Installing a sewer valve

With a backwater valve fitted to the main drain line, wastewater can only flow in one direction from your house to the treatment facility. The valve automatically closes its opening as soon as a small volume of water flows from the other direction. Installation of a sewer valve is best left to professionals. It can be a messy process that involves excavation and relocation of fresh air inlets and house drain outlets. It must also be installed expressly following the manufacturer’s instructions.

sewer valve
Sewer valves come in all sizes: 60″ sewer valve

Installing a sump pump

Installing a sump pump in a specifically constructed sump pit helps maintain the basement as a dry environment. A basement flooded with sewage is a rarity since there is a big enough pit in the crawlspace to collect water by natural migration or drains. As the pit begins to fill, an automatic sump pump removes the water and sends it far from the house foundation.

A Sewer Flooded Basement is not uncommon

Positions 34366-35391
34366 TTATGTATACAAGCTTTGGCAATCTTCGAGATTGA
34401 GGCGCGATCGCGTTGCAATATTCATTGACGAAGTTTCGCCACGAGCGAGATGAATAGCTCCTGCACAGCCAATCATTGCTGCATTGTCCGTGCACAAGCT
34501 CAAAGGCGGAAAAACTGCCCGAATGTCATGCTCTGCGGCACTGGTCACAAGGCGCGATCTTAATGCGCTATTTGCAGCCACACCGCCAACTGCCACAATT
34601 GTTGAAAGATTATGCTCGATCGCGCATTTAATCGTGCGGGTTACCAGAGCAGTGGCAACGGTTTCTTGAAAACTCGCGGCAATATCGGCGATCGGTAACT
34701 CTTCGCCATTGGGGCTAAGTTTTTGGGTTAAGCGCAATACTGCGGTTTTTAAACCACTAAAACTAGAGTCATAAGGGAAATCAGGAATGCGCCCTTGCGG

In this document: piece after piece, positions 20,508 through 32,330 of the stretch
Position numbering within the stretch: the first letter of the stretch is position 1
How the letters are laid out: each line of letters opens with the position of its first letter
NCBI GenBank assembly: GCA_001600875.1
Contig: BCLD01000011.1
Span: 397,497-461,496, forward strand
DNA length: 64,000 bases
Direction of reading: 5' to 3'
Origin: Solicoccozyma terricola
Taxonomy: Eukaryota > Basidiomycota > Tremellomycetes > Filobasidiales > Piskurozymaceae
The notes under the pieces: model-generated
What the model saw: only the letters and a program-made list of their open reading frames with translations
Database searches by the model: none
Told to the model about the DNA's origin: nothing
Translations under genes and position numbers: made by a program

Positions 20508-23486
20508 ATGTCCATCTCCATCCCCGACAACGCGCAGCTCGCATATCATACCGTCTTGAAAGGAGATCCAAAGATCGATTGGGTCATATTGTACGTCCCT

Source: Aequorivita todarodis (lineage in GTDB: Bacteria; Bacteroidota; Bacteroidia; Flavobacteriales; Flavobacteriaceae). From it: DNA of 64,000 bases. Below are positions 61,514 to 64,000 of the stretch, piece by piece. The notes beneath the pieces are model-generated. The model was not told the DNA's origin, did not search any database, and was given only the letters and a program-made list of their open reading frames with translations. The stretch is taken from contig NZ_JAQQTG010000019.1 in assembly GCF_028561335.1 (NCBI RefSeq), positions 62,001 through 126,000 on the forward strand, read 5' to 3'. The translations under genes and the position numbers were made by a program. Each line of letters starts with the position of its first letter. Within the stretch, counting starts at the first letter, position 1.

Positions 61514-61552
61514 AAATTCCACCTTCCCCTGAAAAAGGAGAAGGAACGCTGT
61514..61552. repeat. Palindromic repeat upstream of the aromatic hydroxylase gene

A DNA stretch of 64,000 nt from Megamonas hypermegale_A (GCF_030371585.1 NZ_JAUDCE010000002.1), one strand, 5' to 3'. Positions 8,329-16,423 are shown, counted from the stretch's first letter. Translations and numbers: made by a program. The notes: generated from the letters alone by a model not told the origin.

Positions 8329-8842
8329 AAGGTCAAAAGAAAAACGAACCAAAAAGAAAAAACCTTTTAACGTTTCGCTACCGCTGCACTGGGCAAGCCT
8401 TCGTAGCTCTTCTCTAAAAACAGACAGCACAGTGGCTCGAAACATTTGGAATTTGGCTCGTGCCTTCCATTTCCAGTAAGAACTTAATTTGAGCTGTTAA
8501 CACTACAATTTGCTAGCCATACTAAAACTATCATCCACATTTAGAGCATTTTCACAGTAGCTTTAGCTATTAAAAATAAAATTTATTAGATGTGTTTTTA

Sewer flooded basements are not uncommon indeed, but it is preventable and repairable before it becomes a disaster. If this happens, do not attempt to go inside the flooded area without proper precautions. There are always risks of electric shock, free-floating items that potentially cause injury, slippery floors, and even falling objects due to the compromised structural integrity of the house. Call an experienced professional plumber to help you resolve the problem, assess the damage, do the repair, and prevent recurrent issues.

In the NYC area, Balkan Sewer And Water Main Service is one of the most experienced in the industry with more than 65 years of experience. The company provides 24/7 emergency assistance and typically has a minimum of 5 professional field service technicians on call. Balkan can be at your house in minutes and at any given time any day of the week, even on holidays.

More importantly, the Balkan Team offers 10-year unconditional guarantees on full replacements. Cement and asphalt paving work follows promptly after every installation, so you are not left with messy leftover of excavation work in your house. Contact the Balkan Team for expert advice, or a free on-site visit.